With the fall comes football season. Rooting for our favorite teams becomes our preferred pastime, and wins are celebrated in a big way. Coaches stand on the sidelines barking orders to their highly trained players in the quest to be champions. On a plant floor, simply barking orders rarely helps to build the kind of food safety culture most companies want to establish. In the latest Global Food Safety Training Survey, 62 percent of companies report that their employees are not putting their food safety training into practice on the plant floor. With so much at stake in keeping the food supply safe, how do you keep food safety training top of mind?
1. On-The-Floor Observations/Coaching
Coaching in an industrial setting is a lot different from what you see happening at a sporting event. In the food industry, hazards abound -- both in food safety and workplace safety. The coach provides the "atta boy" backslaps and constructive, corrective feedback to keep the plant functioning efficiently while producing safe product.
Anyone can be a coach, although the responsibility typically lies with the supervisor who is conducting on-the-floor observations and reinforcing employee behaviors. Providing corrective feedback can be the difference between an employee neglecting to follow a critical food safety procedure -- resulting in possible contamination and risk to the consumer -- or producing a safe, quality product, thereby protecting both consumer health and the food company's reputation and profits. It boils down to recognizing risks, bringing them to the attention of employees, discussing the consequences and perhaps demonstrating the safe way. Coach them toward the right way of doing things rather than sitting back and barking orders.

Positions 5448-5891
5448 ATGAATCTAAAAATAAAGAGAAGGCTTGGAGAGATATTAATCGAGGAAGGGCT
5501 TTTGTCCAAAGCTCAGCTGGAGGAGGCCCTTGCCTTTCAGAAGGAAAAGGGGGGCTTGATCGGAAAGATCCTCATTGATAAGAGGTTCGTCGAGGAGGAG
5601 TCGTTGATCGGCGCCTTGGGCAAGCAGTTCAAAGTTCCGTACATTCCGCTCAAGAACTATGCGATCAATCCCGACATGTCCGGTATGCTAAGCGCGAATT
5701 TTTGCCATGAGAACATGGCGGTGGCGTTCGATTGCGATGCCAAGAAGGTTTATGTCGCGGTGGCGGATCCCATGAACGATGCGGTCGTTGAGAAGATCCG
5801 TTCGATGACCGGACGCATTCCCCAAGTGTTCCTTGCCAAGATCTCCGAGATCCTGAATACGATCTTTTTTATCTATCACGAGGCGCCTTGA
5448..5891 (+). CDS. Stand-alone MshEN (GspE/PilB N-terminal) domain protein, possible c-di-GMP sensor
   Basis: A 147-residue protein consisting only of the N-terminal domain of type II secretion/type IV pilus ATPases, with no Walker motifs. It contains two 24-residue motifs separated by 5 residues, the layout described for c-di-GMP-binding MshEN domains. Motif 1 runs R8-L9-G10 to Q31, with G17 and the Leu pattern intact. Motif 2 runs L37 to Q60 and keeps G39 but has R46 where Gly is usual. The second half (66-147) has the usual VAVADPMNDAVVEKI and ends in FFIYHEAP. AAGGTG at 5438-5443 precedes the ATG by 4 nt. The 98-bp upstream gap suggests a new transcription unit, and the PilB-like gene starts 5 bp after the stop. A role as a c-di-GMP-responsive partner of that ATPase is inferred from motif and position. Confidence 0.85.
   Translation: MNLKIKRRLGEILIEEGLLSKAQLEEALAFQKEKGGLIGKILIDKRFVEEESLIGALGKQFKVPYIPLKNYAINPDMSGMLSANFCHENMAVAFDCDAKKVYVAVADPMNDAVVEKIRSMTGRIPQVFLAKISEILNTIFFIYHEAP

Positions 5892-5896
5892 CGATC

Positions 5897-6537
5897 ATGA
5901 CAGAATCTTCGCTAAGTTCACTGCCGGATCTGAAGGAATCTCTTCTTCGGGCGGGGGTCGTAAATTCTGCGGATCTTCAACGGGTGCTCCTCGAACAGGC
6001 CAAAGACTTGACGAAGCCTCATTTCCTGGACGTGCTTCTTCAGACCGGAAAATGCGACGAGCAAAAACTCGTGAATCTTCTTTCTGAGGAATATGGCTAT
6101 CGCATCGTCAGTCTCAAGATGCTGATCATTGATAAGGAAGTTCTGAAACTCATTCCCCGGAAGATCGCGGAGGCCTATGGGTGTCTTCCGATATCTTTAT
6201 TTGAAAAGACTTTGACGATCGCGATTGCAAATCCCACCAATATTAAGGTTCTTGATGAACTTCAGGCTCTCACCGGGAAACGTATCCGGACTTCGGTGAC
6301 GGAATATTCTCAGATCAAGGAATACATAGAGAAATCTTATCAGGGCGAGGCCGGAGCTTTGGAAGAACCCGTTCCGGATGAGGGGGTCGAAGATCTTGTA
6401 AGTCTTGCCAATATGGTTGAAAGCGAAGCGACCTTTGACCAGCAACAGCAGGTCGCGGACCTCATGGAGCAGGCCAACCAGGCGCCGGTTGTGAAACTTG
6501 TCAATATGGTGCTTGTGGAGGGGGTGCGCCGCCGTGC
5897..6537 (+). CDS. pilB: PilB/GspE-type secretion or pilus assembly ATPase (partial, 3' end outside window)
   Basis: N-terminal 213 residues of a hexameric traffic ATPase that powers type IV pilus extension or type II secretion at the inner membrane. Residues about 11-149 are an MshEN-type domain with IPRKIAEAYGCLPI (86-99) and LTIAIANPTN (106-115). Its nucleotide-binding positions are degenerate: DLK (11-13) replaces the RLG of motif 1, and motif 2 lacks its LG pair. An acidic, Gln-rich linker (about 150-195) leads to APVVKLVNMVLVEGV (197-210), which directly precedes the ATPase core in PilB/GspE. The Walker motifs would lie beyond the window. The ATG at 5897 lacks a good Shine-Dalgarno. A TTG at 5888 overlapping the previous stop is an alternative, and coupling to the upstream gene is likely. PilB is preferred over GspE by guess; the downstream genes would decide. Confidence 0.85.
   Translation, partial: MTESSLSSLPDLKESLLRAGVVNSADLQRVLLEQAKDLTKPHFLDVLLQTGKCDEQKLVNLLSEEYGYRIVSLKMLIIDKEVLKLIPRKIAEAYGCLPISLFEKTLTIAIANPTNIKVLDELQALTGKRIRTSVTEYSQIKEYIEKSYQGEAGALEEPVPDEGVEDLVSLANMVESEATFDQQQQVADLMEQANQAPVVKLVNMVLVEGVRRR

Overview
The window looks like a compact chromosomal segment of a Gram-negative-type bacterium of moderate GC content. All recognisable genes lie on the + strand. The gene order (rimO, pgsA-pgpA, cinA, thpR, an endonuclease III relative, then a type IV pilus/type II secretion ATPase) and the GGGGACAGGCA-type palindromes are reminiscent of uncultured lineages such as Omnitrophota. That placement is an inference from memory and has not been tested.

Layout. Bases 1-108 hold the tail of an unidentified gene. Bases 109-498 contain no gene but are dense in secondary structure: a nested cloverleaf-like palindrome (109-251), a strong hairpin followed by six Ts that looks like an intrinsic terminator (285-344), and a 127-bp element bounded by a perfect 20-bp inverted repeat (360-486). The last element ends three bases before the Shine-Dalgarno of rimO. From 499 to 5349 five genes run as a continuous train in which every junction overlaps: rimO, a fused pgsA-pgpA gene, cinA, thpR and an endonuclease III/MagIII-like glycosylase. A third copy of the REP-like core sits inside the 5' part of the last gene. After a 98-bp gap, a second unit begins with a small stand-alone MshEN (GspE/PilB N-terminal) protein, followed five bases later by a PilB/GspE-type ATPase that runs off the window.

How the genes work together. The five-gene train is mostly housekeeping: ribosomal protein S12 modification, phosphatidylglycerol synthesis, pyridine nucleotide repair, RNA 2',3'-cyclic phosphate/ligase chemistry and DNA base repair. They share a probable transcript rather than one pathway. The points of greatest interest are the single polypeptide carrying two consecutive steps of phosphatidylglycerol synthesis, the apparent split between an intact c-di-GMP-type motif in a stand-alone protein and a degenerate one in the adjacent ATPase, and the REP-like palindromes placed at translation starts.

2. 24/7 Communications (Posters/Digital Signage)
Although effective on-the-floor coaching requires a hands-on approach, there are other methods of reinforcement that are also very impactful. Just like ballplayers, food workers need passive reinforcement tools to help keep their heads in the game. Posters are highly effective when positioned appropriately in high-traffic areas and when they are changed out or rotated regularly. The use of strong images that easily convey key concepts without a lot of words are the most impactful. Changing out posters on a regular schedule will maintain workers' interest and keep the messages from blending into the background.
Digital signage is another effective method of reinforcement. Think of the scoreboards in a football stadium sharing fast facts, replays and public service announcements to the crowd at the game. Similarly, when used in a plant setting, digital signage should employ eye-catching images, animation, and fast facts. The days of screens filled with microscopic numbers, graphs, and too many words are long gone. Digital signage is one of the best ways to continuously and passively reinforce food safety culture to all employees.
3. Supervisor/Frontline Talks (Huddle Guide)
Just like a quarterback, supervisors are critically important in setting and executing the game plan each day at a food manufacturing plant. Taking a few minutes at the start or end of each shift to discuss the plan, talk through challenges and provide an important reminder to follow all food safety procedures makes a big difference. Workers don't always know intuitively what needs to be done or how -- they forget, they get distracted or they may have old habits that are hard to break. Sometimes, they simply need a nudge.
By taking a few minutes to talk with their team, a supervisor strengthens his or her relationship with the group. Employees who feel they have an open line of communication with their supervisor will feel empowered to ask questions or to suggest solutions so they can achieve the goals set for the day.
Manufacturing teams, just like football teams, need a winning strategy to become champions. Providing training and then extending that training onto the plant floor through huddle talks, coaching, posters and digital signage is a great game plan. Establishing a pattern of 24/7 communication not only strengthens the front line, but also enhances supervisory skills. Strong supervisors build winning teams, and winning teams make champions. It's time to start developing your frontline workers into food safety champions.